The contents of my two previous columns in this series are not revelations; they are a narrative of facts on record in our Supreme Court and as reported in our press, dating back to 1994, and for these past eight years there has been no public refutation of any accusation levelled against the politicians who accepted the people's money or were involved in one way or another in the shenanigans of the ISI. Now, my friend Roedad Khan, perpetual bureaucrat steeped in the art of bureaucracy, yet again ready to serve his country, has reacted in a letter printed in this newspaper on July 26. Apparently, his innocence has been injured. He denies having had any connection with those in President Ghulam Ishaq's secretariat who were paid to 'fix' the 1991 elections. He has, however, said that though he does not wish "to comment on the substance of the matter," he "will do so at the appropriate time," which, hopefully, will be soon. His secretariat colleague, General Rafaqat, is listed as having accepted ISI funds to do the job. So it should seem unlikely that the other secretariat members such as Roedad Khan, Ijlal Zaidi and Chaudhry Shaukat would not be in the know. (Oddly enough, when last month President General Pervez Musharraf met a band of 'intellectuals' with whom to discuss the coming elections, the strategy to be adopted, and the constitutional amendments, these four retired members of Ghulam Ishaq's special assignment cell were amongst those summoned.) One other to respond, whose letter was printed on August 8, was Kunwar Khalid Yunus of the MQM, who has spent well over two years in jail on various occasions during the last decade and who, when he is out and about, is the press spokesman for his party. He categorically states that the MQM has never received any illegal amounts on behalf of its founder and leader, Altaf Hussain. Listed amongst the recipients of ISI funds was "Yusuf Haroon, Rs 5 million [he confirms having received this for Altaf Hussain of the MQM]" which Khalid does not refute. Yusuf, now in Karachi, has reconfirmed that he handed over the money to Altaf Hussain at Nine-zero. Obviously Khalid was not privy to the transaction. Last week, I was reminded by General Naseerullah Babar that I had ommitted certain names from the list of those 'anti-PPP politicians' who received payments from the ISI during the run-up to the 1990 elections rigged in favour of the IJI and Nawaz Sharif. These were: Jamaat-i-Islami Rs 5 million; Altaf Hussain Qureshi and Mustafa Sadiq Rs 0.5 million; Arbab Ghulam Aftab Rs 0.3 million; Pir Noor Mohammad Shah Rs 0.3 million; Arbab Faiz Mohammad Rs 0.3 million; Arbab Ghulam Habib Rs 0.2 million; Ismail Rahu Rs 0.2 million; Liaquat Baloch Rs 1.5 million; Jam Yusuf Rs 0.75 million; Nadir Magsi Rs 1 million; Ghulam Ali Nizamani Rs 0.3 million; Ali Akbar Nizamani Rs 0.3 million. Yet more payments: During the Mehrangate investigations of 1993 which led up to the Supreme Court case, Younas Habib of HBL/MBL, as per his statement filed in court (recorded in Karachi under section 161 Cr.P.C), disclosed that the following political and other pay-offs were made between 1991 and 1994: "General Mirza Aslam Beg Rs 140 million; Jam Sadiq Ali (the then chief minister of Sindh) Rs 70 million; Altaf Hussain (MQM) Rs 20 million, Advocate Yousaf Memon ( for disbursement to Javed Hashmi, MNA, and others) Rs.50 million; 1992 - Jam Sadiq Ali Rs 150 million; 1993 - Liaquat Jatoi Rs .01 million; 1993 - chief minister of Sindh, through Imtiaz Sheikh Rs 12 million; Afaq of the MQM Rs 0.5 million; 1993 chief minister of Sindh, through Imtiaz Sheikh, Rs. 01. million; 1993 - Ajmal Khan, a former federal minister, Rs 1.4 million; 1993 - Nawaz Sharif, former prime minister, Rs 3.5 million; 27/9/93 Nawaz Sharif, former prime minister, Rs 2.5 million; 26/9/93 Jam Mashooq Rs 0.5 million; 26/9/93 Dost Mohammad Faizi Rs 1 million; Jam Haider Rs 2 million; Jam Mashooq Rs 3 million; Adnan, son of Sartaj Aziz, Rs 1 million; Nawaz Sharif and Ittefaq Group of Companies Rs 200 million (photocopies of cheques and deposit slips, etc, already attached with affidavit at page nos. 42 to 73); Sardar Farooq Leghari 12/12/93 (payment set/off) Rs 30 million - 6/1/94 Rs 2.0856 million - 19/3/94 Rs 1.92 million." In 1997, in the Supreme Court, during the hearing of Human Rights Petitition 19/96 filed by Air Marshal Asghar Khan against the illegal distribution of the people's money by the ISI for political purposes, and also seeking the post-retirement court martial of General Mirza Aslam Beg, accusing him of gross misconduct by ignoring while he was chief of staff of the Pakistan Army such illegal distributions, Aslam Beg made the following statement: "I hereby take oath, and knowing fully well that I am saying this in the presence of Allah Almighty and this Honourable Court, submit that:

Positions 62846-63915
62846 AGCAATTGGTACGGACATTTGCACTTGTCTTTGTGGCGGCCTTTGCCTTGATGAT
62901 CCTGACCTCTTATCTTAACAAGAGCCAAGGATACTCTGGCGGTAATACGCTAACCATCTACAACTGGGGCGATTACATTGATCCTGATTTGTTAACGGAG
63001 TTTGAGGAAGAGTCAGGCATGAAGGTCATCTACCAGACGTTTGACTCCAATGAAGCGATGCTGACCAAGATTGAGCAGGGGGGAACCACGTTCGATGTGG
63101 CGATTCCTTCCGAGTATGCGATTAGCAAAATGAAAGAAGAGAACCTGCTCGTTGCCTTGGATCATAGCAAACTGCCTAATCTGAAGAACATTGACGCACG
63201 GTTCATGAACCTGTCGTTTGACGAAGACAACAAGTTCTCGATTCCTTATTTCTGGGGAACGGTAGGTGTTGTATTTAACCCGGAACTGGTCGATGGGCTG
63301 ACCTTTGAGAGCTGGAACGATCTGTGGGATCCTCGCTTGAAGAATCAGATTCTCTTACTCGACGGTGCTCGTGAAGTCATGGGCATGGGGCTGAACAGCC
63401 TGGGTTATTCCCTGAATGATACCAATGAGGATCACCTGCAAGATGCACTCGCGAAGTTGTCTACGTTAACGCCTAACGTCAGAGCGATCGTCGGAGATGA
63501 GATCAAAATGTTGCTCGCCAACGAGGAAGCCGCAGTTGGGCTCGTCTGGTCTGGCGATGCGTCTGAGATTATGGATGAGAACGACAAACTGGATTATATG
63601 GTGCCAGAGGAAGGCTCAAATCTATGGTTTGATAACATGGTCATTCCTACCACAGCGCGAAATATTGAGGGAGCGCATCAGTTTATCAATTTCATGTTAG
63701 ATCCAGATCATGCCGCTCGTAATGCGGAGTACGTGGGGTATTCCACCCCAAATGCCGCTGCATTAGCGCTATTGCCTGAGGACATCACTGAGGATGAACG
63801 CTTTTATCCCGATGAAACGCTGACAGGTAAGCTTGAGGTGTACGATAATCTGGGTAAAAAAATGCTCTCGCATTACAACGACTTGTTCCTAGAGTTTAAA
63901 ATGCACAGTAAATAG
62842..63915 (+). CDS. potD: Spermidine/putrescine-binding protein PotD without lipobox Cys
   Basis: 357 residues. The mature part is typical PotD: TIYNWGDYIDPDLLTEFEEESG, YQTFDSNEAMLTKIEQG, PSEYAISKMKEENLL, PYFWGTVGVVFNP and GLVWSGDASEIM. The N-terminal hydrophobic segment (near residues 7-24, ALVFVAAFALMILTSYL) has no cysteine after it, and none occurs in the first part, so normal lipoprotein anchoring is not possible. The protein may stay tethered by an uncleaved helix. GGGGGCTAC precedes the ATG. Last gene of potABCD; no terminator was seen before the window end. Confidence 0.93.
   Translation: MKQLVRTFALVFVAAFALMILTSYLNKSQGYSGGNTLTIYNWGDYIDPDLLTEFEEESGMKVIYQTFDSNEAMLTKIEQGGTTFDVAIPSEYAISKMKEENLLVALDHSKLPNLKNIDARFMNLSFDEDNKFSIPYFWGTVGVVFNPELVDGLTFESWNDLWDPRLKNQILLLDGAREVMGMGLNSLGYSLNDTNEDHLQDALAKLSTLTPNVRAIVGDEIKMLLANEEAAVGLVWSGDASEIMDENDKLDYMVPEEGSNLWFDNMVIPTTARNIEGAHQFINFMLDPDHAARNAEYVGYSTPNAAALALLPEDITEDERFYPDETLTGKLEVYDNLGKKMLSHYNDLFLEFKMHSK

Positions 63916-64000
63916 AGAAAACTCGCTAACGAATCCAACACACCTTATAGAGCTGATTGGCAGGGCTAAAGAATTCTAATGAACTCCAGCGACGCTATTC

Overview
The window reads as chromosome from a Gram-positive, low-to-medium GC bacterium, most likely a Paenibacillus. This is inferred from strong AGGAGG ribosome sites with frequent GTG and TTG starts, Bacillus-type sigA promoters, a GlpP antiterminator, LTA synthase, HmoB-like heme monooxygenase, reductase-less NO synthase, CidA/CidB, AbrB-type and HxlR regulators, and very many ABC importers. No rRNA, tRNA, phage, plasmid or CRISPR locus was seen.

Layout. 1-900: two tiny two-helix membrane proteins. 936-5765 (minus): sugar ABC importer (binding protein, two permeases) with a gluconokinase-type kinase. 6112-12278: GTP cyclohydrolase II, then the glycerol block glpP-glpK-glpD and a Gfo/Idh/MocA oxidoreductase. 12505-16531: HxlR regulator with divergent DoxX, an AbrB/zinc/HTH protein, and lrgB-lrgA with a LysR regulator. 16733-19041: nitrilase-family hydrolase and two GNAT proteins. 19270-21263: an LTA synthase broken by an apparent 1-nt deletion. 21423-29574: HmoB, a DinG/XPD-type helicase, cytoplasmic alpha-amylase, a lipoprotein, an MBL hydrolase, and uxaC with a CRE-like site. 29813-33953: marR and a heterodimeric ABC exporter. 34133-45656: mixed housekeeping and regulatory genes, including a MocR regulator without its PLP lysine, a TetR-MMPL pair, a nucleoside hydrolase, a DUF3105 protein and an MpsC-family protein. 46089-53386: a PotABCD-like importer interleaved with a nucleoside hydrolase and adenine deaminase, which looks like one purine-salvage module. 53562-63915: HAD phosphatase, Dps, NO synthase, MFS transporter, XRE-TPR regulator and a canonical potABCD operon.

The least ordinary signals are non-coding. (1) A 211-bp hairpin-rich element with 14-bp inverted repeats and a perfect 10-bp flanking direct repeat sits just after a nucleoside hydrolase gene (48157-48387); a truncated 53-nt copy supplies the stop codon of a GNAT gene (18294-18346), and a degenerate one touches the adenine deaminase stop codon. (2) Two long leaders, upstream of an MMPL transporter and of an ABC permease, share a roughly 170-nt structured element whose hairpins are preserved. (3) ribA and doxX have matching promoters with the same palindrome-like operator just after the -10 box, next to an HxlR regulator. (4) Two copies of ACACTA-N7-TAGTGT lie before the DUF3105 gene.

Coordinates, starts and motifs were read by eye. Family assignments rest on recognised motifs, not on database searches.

"ISI is Inter-Services Intelligence organization created by the government of Pakistan and had been directly answerable/responsible to the three Services through JCSC till 1975. In 1975 the then prime minister of Pakistan, through an executive order, created a political cell within the organization of ISI and by virtue of this change in the working of ISI it came directly under the control of the chief executive, particularly on political matters and for all the security matters concerning the armed forces ISI reported to the Joint Chief of Staff Committee. This status continues till today. ISI is virtually divided into two parts, one is [the] political wing and [the] other concerns matters relating to counter and strategic intelligence of the armed forces. During the days of Zia martial law, the ISI was reporting in all matters to the president, who, by virtue of his office as chief martial law administrator and president of Pakistan, controlled its office. "After the general elections of 1988, ISI was free completely from the influence of the army and since then ISI is virtually under the control of chief executive while remaining responsible to JCSC. In 1990 when the money was donated by Younas Habib, ISI was acting under the directions of higher authorities. As chief of the army staff at that time, when I was informed of this matter my only concern was that the money received by the ISI was utilized properly and an account was maintained and beyond that I had no concern with the money. "Although the director-general, ISI, is an officer in uniform but the chief of army staff has no authority to take action against him. The head of ISI was a person from army of which I was head at the relevant time." During the hearing of the Supreme Court case, General Babar filed an affidavit recording that Rs.140 million was collected by the political cell of the ISI from Younas Habib at the instance of General Beg, the then COAS. When the then head of the ISI, Lt General Asad Durrani, was approached, he provided certain details in an affidavit, but approached the then prime minister, Benazir Bhutto, asking her to 'shelve' the case. The affidavit was obtained by Rahman Malik of the FIA who was sent to Germany, where Durrani was then the Benazir-appointed ambassador, with stamped papers for him to sign. In the affidavit, Durrani confirmed that he had received instructions from COAS General Beg to provide 'logistic support' for the disbursement of donations made by certain 'businessmen of Karachi' to the IJI election campaign of 1990, and was told that the operation had the blessings of the government. The former attorney-general of Pakistan, Iqbal 'Groovy' Haider, representing General Babar in the Supreme Court, informed the court that the money was distributed not to political parties but to political individuals. It was common knowledge, he said, that the ISI was involved in politics. Lt General Hameed Gul, a former ISI chief, was on record as having boasted that it was he who created the IJI, and another ISI chief, Lt General Javed Nasir, had taken credit for creating the MQM Haqiqi. Air Marshal Asghar Khan's pending petition involving illegal payoffs and corruption during the run-up to one of our previous elections should be heard now by the Supreme Court before the next round of elections. It will then be up to our honourable election commission to ensure that if any of the personalities involved in the ISI payoff and Mehrangate scandals are filing to stand once again for election to our assemblies they are disqualified from so doing. This human rights petition has apparently been consigned to the Supreme Court morgue (for whatever reason). The air marshal has consistently written to all our successive chief justices of Pakistan asking that the case be heard, but nothing has happened. The last chief justice to show any interest in hearing the case was Sajjad Ali Shah who prematurely retired in December 1997 after having lost his battle with prime minister Nawaz Sharif. Since then, no chief justice has responded to the air marshal's repeated requests. We must hope that the next request that is being made this coming week will not be ignored by Chief Justice Sheikh Riaz Ahmed, who, in 1994 was the federal law secretary and undoubtedly remembers the SROs he issued in this matter. REFERENCE: We never learn from history-3 By Ardeshir Cowasjee 11 August 2002 Sunday 01 Jamadi-us-Saani 1423 http://archives.dawn.com/weekly/cowas/20020811.htm